OBJECTIVES: Nurses and respiratory therapists are seldom allowed to use automated external defibrillators (AED) during in-hospital cardiac arrest. This can result in significant time delays before defibrillation occurs and lower survival for cardiac arrest victims. We sought to identify barriers and facilitators to AED use by nurses and respiratory therapists. METHODS: We conducted semi-structured qualitative interviews with a purposeful sample of nurses and respiratory therapists. We developed the interview guide based on the constructs of the theory of planned behaviour, which elicits salient attitudes, social influences, and control beliefs potentially influencing the intent to use an AED. Interviews were recorded, transcribed verbatim, and analysed until achieving data saturation. Two independent reviewers performed inductive analyses to identify emerging categories and themes, and ranked them by frequency of the number of participants stating the topic. RESULTS: Demographics for the 24 interviewees include mean age 40.5, 79.2% female, 87.5% performed cardiopulmonary resuscitation (CPR), 29.2% defibrillated a patient. Identified attitudes pertained to the timeliness of defibrillation, patient survival, simplicity of AED use, accuracy of rhythm recognition, and harm to self or others. Social influences consisted of physician and hospital administration support of AED use. Control beliefs included training on AED use, policy allowing AED use, familiarity with AED, and task burden during resuscitation. CONCLUSIONS: Most nurses and respiratory therapists intended to use an AED if permitted to do so by a medical directive. Successful implementation would require educational initiatives focusing on safety and efficacy of AEDs, support from physicians and hospital administrators, and additional training on AED use.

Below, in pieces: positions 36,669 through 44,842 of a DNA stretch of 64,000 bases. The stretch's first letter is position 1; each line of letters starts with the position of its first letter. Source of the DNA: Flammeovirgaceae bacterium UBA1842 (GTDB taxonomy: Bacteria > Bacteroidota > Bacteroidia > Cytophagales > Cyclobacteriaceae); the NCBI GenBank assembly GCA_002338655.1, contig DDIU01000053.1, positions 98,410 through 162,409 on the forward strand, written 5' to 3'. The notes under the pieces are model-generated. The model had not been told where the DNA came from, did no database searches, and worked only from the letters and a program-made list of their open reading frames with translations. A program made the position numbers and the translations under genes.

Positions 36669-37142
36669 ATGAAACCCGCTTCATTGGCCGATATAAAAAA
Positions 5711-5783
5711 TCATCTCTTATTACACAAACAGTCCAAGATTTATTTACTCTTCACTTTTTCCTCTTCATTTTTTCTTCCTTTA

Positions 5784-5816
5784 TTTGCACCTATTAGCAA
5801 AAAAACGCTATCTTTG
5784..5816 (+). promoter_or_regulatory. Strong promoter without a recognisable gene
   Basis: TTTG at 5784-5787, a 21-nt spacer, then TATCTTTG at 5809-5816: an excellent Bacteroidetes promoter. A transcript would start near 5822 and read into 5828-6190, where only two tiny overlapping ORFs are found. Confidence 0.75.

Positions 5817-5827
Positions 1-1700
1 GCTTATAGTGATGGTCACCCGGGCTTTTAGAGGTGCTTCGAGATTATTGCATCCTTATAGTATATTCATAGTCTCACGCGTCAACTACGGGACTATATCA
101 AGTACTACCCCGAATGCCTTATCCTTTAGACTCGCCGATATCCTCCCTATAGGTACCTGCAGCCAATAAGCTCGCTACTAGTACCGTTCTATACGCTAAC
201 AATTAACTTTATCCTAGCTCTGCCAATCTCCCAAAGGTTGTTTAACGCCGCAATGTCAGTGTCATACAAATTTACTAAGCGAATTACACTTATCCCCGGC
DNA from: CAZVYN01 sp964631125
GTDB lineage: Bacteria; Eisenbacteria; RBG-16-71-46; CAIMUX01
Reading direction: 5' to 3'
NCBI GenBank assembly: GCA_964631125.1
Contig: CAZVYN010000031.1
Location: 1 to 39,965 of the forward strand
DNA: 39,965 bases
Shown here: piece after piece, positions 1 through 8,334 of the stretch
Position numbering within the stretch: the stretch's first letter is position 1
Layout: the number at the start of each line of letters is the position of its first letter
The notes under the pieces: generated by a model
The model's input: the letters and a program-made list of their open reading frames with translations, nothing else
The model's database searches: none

Asunto(s)
Reanimación Cardiopulmonar/métodos , Muerte Súbita Cardíaca/prevención & control , Desfibriladores/estadística & datos numéricos , Servicios Médicos de Urgencia/normas , Conocimientos, Actitudes y Práctica en Salud , Competencia Profesional , Investigación Cualitativa , Adulto , Actitud del Personal de Salud , Femenino , Humanos , Masculino , Persona de Mediana Edad , Estudios Retrospectivos , Encuestas y Cuestionarios , Adulto Joven
5.
CJEM ; 20(2): 222-229, 2018 03.
Artículo en Inglés | MEDLINE | ID: mdl-28367768

RESUMEN